current between collector and emitter

Thread Starter

WyleECoyote

Joined Jun 19, 2019
6
I'm finding that my s8050, BJT, NPN transistors are conducting current from Collector to Emitter ALSO.
I don't want to add Zenor diodes.
Is there a transistor out there... that TRULY conducts current JUST 1 way between Emitter and Collector????

Thanks,
 

BobTPH

Joined Jun 5, 2013
2,057
That is indeed the case, if reverse biased. Generally circuits are designed such that this will not happen. What are you trying to do?

Bob
 

Thread Starter

WyleECoyote

Joined Jun 19, 2019
6
That saves me unnecessary research along with trial and error.
So, I will have to use Zenor Diodes then.

My project is an array of LEDs, but current can apparently "backfeed" through other transistors in the array.

There are a lot of "official" posts out there about NPN vs PNP... and most fail to admit this.
I must be the 1,999th victim?

:mad::(
 

Thread Starter

WyleECoyote

Joined Jun 19, 2019
6
I'm not duplicating any proven circuit, so I know I'm experimenting.
I was providing 3.2+ at the Emitter and 3.2+ at the base.
I will check on the 'breakdown voltage' E<--->C for an S8050.
But I got to have 3.2 for these LEDs.
Thanks for all your help so far!!
 

crutschow

Joined Mar 14, 2008
23,533
A BJT will operate as a transistor when the emitter and collector are reversed, but with very low gain, and with the low breakdown voltage of the base-emitter junction (now collector-emitter).
 

djsfantasi

Joined Apr 11, 2010
5,704
Do you have a schematic?

What are you using as a 3.2V source? I’m concerned about the statement “I got to have 3.2 for these LEDs”!

Do you know that LEDs are current controlled devices and not voltage controlled? If you were to connect an LED with a 3.2V forward voltage directly to a 3.2V supply, do you expect it to work? I bet that it will fail.

Also, are you connecting 3.2V directly to the base? Again, expect failure.

I’m just guessing because you haven’t provided a schematic. But do you think it’s possible that your transistors are backfeeding because they’ve been compromised or destroyed?
 

Thread Starter

WyleECoyote

Joined Jun 19, 2019
6
Yet another thread where the TS is withholding the info necessary to solve the problem.

Bob
Yet another site/forum where the Senior Members make cynical remarks on new persons just trying to learn.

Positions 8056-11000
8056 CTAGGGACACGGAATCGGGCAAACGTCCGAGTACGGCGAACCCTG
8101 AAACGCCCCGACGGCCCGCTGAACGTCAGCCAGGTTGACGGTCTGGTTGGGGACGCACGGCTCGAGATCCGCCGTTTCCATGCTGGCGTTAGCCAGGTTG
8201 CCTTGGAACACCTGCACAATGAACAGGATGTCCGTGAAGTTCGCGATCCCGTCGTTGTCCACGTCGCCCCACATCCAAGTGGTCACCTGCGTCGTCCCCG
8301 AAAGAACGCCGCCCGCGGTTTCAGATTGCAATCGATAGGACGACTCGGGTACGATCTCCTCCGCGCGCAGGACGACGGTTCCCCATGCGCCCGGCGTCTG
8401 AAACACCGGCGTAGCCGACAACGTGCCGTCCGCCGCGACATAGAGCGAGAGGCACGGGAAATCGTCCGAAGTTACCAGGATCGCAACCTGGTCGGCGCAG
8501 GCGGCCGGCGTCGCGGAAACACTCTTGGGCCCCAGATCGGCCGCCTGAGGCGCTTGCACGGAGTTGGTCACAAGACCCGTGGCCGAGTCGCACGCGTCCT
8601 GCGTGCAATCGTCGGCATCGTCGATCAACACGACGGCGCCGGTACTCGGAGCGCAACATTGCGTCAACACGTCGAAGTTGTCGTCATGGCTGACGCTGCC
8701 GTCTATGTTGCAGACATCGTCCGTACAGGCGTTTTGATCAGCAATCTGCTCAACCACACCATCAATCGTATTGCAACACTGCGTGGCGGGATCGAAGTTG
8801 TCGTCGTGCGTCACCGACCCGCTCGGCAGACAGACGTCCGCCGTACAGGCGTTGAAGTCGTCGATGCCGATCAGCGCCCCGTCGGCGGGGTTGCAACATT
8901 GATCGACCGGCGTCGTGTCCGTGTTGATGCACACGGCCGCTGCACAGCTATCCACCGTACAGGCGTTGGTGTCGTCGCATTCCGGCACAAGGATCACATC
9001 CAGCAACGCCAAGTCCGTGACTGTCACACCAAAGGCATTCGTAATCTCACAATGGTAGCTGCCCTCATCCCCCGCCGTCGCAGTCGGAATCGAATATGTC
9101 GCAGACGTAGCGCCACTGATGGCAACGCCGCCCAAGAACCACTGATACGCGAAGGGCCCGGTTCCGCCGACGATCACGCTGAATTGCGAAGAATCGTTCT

I'll spend an hour drawing the schematic, then I'll take it to another site.

Bye.
 
Yet another site/forum where the Senior Members make cynical remarks on new persons just trying to learn.

I'll spend an hour drawing the schematic, then I'll take it to another site.

Bye.
I would really like to help but the schematic is important. I'll also answer your original question; yes there are transistors that truly conduct one way, provided you don't exceed the limits on the specification. If we knew what the circuit looks like we may be able to tell if the limits are being exceeded and recommend a better transistor.
 

MrChips

Joined Oct 2, 2009
19,422
I'm finding that my s8050, BJT, NPN transistors are conducting current from Collector to Emitter ALSO.
I don't want to add Zenor diodes.
Is there a transistor out there... that TRULY conducts current JUST 1 way between Emitter and Collector????

Thanks,
I though an NPN transistor is supposed to conduct current from collector to emitter when properly biased.
 
I though an NPN transistor is supposed to conduct current from collector to emitter when properly biased.
That depends on if using conventional or electron current flow. It could be either way if you don't specify conditions.

I first learned electronics in the Navy. (electron current flow) but studied conventional current flow in college. So take your pick!
 

MrChips

Joined Oct 2, 2009
19,422
That depends on if using conventional or electron current flow. It could be either way if you don't specify conditions.

I first learned electronics in the Navy. (electron current flow) but studied conventional current flow in college. So take your pick!
Yes, I knew that. I was waiting for the TS to respond.
 
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